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Janáček, Dvořak: Wihan String Quartet. Wigmore Hall, London, 6.3.2011 (CC)


Janáček: String Quartet No. 1, “Kreutzer Sonata”

Dvořak: String Quartet No. 11 in C, Op. 66


Last June, the Wihan Quartet gave a memorable recital (see, coupling Mendelssohn and Brahms (and encoring Paganini). This concert certainly delivered the same high standard, although - arguably - the actually compositional standard was lowered a tad by the Dvořak.


First, though, Janáček’s impassioned first quartet (the so-called “Kreutzer Sonata”). The Wihan Quartet has a timbral warmth characteristic of its geographic origins (the Czech Republic). Here that warmth acted against it, robbing Janáček’s opening gesture of vital angst. Indeed, the overall gentleness of the Wihan’s reading was surprising. All players tackled the composer’s virtuoso demands with confidence and seeming ease, though, and the ghostly effects of the second movement (Con moto) were well rendered. Yet, again, there was a softening, this time of the overtly nightmarish elements in the music. Strangely, interruptions to the musical flow were more marked in the third movement. While this was a technically accomplished and timbrally appealing reading, it failed to reflect the sheer rawness of emotion contained in the score.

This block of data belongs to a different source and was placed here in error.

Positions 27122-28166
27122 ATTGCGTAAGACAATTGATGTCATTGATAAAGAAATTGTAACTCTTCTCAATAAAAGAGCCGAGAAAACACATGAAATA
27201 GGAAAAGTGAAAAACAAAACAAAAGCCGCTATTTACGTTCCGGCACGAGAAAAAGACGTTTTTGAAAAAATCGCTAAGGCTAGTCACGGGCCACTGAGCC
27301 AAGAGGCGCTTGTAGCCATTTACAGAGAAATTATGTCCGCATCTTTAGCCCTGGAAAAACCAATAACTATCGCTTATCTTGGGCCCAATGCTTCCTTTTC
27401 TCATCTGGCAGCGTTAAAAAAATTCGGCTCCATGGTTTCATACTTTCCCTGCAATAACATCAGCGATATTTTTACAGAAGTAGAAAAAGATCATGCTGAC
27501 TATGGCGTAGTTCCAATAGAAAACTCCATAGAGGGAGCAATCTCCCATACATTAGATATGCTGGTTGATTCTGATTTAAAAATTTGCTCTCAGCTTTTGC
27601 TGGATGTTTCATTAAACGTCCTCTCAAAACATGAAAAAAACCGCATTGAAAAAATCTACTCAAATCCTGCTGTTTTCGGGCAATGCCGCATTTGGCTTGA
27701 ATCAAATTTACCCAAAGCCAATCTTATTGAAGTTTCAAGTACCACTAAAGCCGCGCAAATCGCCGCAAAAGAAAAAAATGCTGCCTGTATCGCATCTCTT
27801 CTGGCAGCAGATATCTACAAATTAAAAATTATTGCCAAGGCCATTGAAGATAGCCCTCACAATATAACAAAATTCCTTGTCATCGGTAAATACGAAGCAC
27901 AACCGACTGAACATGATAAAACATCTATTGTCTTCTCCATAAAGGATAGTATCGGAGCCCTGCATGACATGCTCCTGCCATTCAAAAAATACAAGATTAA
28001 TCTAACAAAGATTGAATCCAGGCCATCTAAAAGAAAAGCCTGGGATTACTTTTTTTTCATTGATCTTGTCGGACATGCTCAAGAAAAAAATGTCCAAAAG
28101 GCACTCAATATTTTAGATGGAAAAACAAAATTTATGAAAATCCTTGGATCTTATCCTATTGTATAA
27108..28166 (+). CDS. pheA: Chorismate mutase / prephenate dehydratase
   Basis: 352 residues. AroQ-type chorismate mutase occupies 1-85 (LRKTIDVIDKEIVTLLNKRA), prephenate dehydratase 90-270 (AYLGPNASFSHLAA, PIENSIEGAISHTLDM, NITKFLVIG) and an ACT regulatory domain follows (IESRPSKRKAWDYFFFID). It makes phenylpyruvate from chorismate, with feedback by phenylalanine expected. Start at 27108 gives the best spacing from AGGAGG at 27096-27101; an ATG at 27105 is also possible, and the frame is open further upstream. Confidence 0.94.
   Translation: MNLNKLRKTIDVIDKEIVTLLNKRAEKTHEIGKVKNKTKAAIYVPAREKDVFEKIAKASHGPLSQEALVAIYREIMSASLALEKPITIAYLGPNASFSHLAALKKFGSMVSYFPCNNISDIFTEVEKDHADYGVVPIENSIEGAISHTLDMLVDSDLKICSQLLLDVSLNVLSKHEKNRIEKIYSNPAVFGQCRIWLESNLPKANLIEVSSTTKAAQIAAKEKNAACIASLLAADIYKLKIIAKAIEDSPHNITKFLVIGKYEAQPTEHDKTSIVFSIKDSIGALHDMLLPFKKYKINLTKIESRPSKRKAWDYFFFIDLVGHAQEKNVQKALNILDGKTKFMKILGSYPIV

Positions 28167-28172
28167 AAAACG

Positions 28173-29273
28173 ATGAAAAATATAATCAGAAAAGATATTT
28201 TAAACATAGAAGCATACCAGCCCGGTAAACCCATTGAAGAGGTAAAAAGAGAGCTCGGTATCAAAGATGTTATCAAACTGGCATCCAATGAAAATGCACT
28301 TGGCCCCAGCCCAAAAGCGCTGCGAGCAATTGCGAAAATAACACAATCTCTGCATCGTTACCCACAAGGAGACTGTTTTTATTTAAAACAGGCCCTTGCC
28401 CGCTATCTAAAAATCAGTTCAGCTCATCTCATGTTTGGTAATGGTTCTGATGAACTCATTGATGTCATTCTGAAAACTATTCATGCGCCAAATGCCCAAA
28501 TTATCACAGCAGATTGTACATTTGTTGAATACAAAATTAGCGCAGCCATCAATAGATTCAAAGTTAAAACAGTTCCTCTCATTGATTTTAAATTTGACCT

The Dvořak was written in 1881 (when the composer was forty years old). It is not his greatest quartet in that it is not structurally taut. And yet it is on the way to greatness in the sheer inspiration of themes. There is no sunny C-majorness to the first movement, with its long, aching first violin lines. The Wihan Quartet captured the sense of ongoing flow excellently, and by keeping the intensity high through more relaxed portions they maintained a sense of directionality through what is actually quite a diffuse movement.


The finest movement was the Poco Adagio e molto cantabile. Here full of spontaneity. Leos Cepický’s violin sang sweetly; dynamics by the whole quartet were shaded down to a whisper. If the Scherzo provided delights, the finale could possibly have been more abandoned in parts. Nevertheless, it was good to hear this piece in concert. The ten-minute  encore was more Dvořak: a rapt account of the slow movement to the Quartet, Op. 74, shot through with nostalgia.


Colin Clarke


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